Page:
Learn more about the history of TDOR: ow.ly/4DeI50CqNjJ

📷 : "George" Larcher
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Today marks the 21st Transgender Day of Remembrance, an annual observance that honors the memory of transgender people whose lives were lost to anti-transgender violence, an epidemic that disproportionately affects transgender people-of-color.

This year, the Human Rights Campaign has reported at least 37 violent deaths of transgender and gender nonconforming people, the deadliest year on record. However, many other incidents may be unreported or misreported.

Lets take a moment of silence for those lives lost.

Learn more about the history of TDOR: http://ow.ly/4DeI50CqNjJ

📷   :  George Larcher

Meet Amy Kweskin, GGU instructor in the School of Undergraduate Studies.

What is your educational and professional background?

I have 2 BAs from Ithaca College in Cinema and Photography and English Literature, and I graduated from GGU in Arts Administration in 1997. Now I’m a doctoral student at GGU in Business Administration. My professional background is fashion marketing and management as well as the management of arts organizations. I consult in strategic planning for orchestras, gallery spaces, festivals, theater and dance companies.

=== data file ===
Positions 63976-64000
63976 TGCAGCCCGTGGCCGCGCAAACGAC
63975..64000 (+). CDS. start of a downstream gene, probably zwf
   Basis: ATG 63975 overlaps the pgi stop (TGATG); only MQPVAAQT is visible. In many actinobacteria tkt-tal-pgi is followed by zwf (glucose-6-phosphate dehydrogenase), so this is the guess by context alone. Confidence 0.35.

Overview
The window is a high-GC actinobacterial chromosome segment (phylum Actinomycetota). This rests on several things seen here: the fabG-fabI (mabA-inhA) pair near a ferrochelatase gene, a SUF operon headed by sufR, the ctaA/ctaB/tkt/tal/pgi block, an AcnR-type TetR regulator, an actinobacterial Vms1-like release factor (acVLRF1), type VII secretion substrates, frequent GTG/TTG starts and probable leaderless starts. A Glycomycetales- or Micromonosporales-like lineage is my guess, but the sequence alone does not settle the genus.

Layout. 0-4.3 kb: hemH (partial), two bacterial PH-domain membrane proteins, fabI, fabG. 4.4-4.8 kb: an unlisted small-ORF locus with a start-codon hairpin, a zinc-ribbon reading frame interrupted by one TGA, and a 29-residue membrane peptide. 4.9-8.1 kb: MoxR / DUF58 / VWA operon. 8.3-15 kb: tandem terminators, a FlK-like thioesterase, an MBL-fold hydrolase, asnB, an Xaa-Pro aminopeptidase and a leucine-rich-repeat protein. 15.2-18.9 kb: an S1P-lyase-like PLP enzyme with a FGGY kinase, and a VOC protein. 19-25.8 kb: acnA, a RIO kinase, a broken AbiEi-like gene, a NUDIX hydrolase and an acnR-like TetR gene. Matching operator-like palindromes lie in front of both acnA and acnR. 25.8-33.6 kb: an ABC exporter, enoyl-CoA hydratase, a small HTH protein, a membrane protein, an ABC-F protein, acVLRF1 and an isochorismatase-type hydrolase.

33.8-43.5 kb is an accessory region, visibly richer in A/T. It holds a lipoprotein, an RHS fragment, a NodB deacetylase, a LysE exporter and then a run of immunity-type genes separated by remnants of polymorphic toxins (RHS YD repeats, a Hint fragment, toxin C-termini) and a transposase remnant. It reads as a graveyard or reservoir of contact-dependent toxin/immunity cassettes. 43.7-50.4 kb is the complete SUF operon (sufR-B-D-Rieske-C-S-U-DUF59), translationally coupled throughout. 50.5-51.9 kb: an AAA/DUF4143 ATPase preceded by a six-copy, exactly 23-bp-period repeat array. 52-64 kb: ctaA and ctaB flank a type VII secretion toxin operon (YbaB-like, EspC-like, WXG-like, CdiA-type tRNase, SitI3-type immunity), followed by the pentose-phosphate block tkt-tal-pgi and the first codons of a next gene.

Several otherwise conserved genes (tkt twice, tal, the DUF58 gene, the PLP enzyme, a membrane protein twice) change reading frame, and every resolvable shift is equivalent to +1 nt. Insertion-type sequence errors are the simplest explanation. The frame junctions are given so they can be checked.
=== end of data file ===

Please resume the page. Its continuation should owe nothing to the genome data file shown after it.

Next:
What do you like about teaching at GGU?

I love teaching at GGU. Students bring real life experience from a variety of career paths and they benefit from classroom learning that’s practical, applicable, and immediately implementable. It’s not theory we teach, but practice. Our students have complex lives with families, school, and work. It’s different from any other school at which I've taught. Our students are mature and they’re committed to earning their degree. They challenge me in really good ways. They don’t just take my word, they really process it and dive into topics. They’re always willing to go above and beyond the requirements.

What is it like teaching teaching online?

GGU was ahead of the curve in terms of transitioning to online classes. Still, it was a huge transition. It's very important that we develop rapport, so I allow time to check in. We spend time talking about where students are physically or anything they want to share so that we build community. I make weekly Zoom classes highly engaging with breakout rooms and activities that enable students to collaborate together on-screen. I strive to engage all learning modalities. I'm very available so they can call, text, or email me. I make myself available to listen. That's important.
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Meet Amy Kweskin, GGU instructor in the School of Undergraduate Studies.

What is your educational and professional background?

I have 2 BAs from Ithaca College in Cinema and Photography and English Literature, and I graduated from GGU in Arts Administration in 1997. Now I’m a doctoral student at GGU in Business Administration.  My professional background is fashion marketing and management as well as the management of arts organizations. I consult in strategic planning for orchestras, gallery spaces, festivals, theater and dance companies.

What do you like about teaching at GGU?